This article is the second analyst insight of a four-part series from IHS Markit in which the Data Center Infrastructure team will explore the potential benefits of edge data centers and what they mean for related infrastructure markets. This discussion focuses on how edge data centers are affecting the UPS market. For an introduction to edge data centers, see part one of the series. The markets still to be assessed are containerized data centers and multitenant data centers.
The UPS market is still feeling the effects of overcapacity, political and economic unrest, less redundant UPS schemes, consolidation in enterprise data centers, and outsourcing of IT-asset management from enterprise data centers to multitenant data centers and cloud services. These factors have combined to outweigh the increasing digitization and computing demands worldwide, leading to a 4.3% contraction in the UPS market from 2014 to 2015 and resulting in revenue just under $7.3 billion.
These factors are leading to a UPS market that is beginning to feel the effects of bifurcation. Companies are continually shifting away from owning their own data centers and are instead outsourcing their IT management to colocation and cloud-service providers. This dynamic is creating fewer but larger data centers. As this shift is happening, we are seeing a “scoop” taken out of the middle segment of the UPS market, owing to fewer small and medium-size data centers. The result is an expectation that in the long term, large three-phase UPSs will experience the biggest growth. Although this trend is still a prediction for the long term, 2015 has shown some surprising strength in smaller kVA segmentations.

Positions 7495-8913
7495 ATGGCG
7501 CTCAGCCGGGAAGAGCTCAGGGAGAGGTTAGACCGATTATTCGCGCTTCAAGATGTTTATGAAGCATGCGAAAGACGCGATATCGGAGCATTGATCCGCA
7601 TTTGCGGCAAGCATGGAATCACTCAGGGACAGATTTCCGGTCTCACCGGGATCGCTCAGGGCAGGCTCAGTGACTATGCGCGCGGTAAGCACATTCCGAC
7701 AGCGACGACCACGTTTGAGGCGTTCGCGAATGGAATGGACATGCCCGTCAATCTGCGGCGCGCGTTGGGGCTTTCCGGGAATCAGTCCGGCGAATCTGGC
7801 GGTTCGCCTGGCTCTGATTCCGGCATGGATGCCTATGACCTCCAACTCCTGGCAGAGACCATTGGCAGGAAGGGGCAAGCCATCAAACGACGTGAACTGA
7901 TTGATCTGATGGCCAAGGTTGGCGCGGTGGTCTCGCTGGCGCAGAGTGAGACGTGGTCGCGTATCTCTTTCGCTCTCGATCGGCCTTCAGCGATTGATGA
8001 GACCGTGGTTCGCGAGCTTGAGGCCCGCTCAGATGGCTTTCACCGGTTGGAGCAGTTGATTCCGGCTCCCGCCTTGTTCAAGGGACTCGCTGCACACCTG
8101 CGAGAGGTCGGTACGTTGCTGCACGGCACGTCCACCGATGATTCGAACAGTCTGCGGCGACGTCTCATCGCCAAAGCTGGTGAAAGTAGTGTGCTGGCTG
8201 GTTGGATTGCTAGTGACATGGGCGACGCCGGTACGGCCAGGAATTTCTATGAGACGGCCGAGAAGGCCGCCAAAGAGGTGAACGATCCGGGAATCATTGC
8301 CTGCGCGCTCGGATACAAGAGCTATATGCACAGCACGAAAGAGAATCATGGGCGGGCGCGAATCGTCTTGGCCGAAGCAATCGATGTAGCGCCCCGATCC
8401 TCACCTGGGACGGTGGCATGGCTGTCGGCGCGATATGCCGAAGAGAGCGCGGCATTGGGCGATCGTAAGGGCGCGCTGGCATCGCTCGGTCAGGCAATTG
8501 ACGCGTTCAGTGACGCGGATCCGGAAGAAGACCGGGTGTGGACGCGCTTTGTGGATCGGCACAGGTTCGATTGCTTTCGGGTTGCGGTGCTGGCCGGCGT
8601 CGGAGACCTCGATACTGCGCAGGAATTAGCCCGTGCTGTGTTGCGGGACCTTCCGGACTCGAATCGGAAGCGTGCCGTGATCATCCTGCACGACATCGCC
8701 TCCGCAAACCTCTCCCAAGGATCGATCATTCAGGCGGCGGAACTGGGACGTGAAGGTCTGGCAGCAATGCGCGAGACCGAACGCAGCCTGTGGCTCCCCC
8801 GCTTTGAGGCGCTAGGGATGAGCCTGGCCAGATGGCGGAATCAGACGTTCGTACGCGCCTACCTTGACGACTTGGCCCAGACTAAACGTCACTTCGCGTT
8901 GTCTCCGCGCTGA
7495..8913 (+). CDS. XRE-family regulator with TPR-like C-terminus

The global market for UPS with power ratings of 10.1–100 kVA was relatively flat from 2014 to 2015, contracting by 0.3%, while the overall market declined at a much steeper rate of 4.3%. In developed regions, such as North America and Western Europe, this divergence away from the general market contraction rate was even greater, with some countries even growing in this power-rating segment year over year from 2014 to 2015. Why? Developed regions have a higher percentage of total UPS revenues driven by colocation and cloud-service providers than developing regions do. As this shift is happening, the “business edge” is performing quite well.